Location: The Biggest Challenge to Talent Management?

Location: The Biggest Challenge to Talent Management?

At Horton International, we are constantly asked to carry out global searches to find “the best person for the job”, no matter where the people are located around the world. Our clients usually have great roles that need filling, wonderful facilities and a brilliant company culture, but many of the people they are looking to attract are working in another country. This is where the biggest challenges can lie, and companies have to be aware of the issues facing candidates and their families when considering an international move. Here are 6 key issues that we, and our clients, have to negotiate around;

Family Support Networks

This could include moving away from the network of family members (including those who may provide childcare) or merely moving from a region that the candidate and their family have lived in since birth. These are not trivial decisions for people, and despite the fact a potential job may have wonderful prospects and carry a great financial reward, the break from the familiar surroundings may be too big a hurdle. The other issue for many senior managers, who may well be in their 40s or early 50s is the issue of ageing parents, and the unwillingness to move too far away from them. There are, however, people who will be working thousands of miles from their country of origin, where these issues may be the reverse drivers. For example, an ex-pat European working in the USA may have growing children who are remote from grandparents, and indeed parents who are aging. For these people, a move back to Europe (and therefore closer to family) could be a big incentive.

School Age Children

The education of the candidate’s children will inevitably be one of the major factors in deciding whether an international move is desirable. There are several factors to be weighed up,

  1. Are the children at a critical stage in their education (e.g are they about to take major exams)?
  2. Are the curricula and exam systems in the two countries compatible?
  3. What are the language implications – will the children have to attend an international school?
  4. Are the international schools of good quality and what will be the cost of     schooling (a major issue if the children have previously attended a state school)?

Cost of Living

This is quite an interesting issue, as people become very aware that moving to certain cities (e.g. London or Paris) is going to be expensive, and will look for a salary premium to compensate for the higher cost of living. However, a move to less expensive location (e.g. Eastern Europe) does not usually result in a company being able to pay a lower salary, as people also seem to want to at least, maintain the monetary value of their previous salary, even if the buying power of a slightly reduced salary would be considerably greater.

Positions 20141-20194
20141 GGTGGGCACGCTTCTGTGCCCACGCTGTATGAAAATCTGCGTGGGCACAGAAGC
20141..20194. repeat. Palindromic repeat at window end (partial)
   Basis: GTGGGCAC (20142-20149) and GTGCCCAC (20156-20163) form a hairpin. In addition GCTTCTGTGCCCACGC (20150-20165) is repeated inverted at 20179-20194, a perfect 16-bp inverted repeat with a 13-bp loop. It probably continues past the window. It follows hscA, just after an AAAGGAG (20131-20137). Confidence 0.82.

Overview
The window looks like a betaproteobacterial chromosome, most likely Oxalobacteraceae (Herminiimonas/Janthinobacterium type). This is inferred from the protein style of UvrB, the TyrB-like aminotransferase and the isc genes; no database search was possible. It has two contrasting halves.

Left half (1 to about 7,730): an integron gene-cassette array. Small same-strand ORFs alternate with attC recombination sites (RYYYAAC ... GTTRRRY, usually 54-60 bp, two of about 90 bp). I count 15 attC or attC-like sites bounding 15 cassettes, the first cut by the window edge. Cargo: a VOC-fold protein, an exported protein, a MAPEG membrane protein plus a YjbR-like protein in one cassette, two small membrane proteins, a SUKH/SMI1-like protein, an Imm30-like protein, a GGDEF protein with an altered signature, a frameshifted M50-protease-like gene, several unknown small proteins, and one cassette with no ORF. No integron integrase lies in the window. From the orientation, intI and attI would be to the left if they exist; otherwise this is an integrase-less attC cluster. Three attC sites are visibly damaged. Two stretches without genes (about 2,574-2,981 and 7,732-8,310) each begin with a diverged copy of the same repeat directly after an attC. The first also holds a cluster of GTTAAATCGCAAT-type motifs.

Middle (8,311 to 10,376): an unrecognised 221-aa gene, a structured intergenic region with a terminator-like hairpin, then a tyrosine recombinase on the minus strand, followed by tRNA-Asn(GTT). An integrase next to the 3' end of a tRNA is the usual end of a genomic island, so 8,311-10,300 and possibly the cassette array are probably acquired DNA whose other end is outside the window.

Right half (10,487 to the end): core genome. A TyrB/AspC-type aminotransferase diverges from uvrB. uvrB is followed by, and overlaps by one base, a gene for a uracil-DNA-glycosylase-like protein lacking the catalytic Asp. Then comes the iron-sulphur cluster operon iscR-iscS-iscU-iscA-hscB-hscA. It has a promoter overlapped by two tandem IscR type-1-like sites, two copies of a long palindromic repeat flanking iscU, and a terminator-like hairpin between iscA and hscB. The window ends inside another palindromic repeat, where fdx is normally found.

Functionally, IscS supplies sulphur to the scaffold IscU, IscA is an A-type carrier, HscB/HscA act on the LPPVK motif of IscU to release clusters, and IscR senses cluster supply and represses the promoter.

The Spouse’s Occupation

Usually, an international move will require the other partner to find a new role. Certainly within the pharmaceutical sector, major international corporations use English as their business language, and consequently for the majority of the candidates, language does not become a barrier. For a spouse, however, this is not necessarily the case, and the inability to speak the local language will prevent them from gaining employment. (e.g. an administrator who is not fluent in the local language will not be employable). Even if there are no language issues, moving to a location that is remote from an appropriate job cluster will be very challenging.

Income Tax rates

As we know, different countries have different tax rates, and asking someone to move from, say, the USA to Scandinavia can be a major challenge and companies, therefore, have to look at people’s net take-home pay. There are certain tax schemes within the EU (for example the Netherlands) where EU citizens can receive a reduction in their income tax burden if the company can show that they provide skills that are not available locally.

Language and Cultural Barriers

Most international companies have English as the business language, so understanding the local language is not an immediate imperative at work. On the domestic front, however, living in an area where the family do not speak the local language (and there is not a large ex-pat community) can be quite isolating.

We try to address these issues at an early stage in the recruitment process, and find that the best organisations have good processes for dealing with most of these issues, and will be able to provide both financial and practical support to families making an international move. But sometimes, a number of the issues will become “show-stoppers” and it is best to address potential issues up front, and not wait until the offer stage, and have all the difficulties of the star candidates withdrawing after a verbal offer has been made.

Paul Edwards MBE

Horton International UK – Managing Partner Global Healthcare

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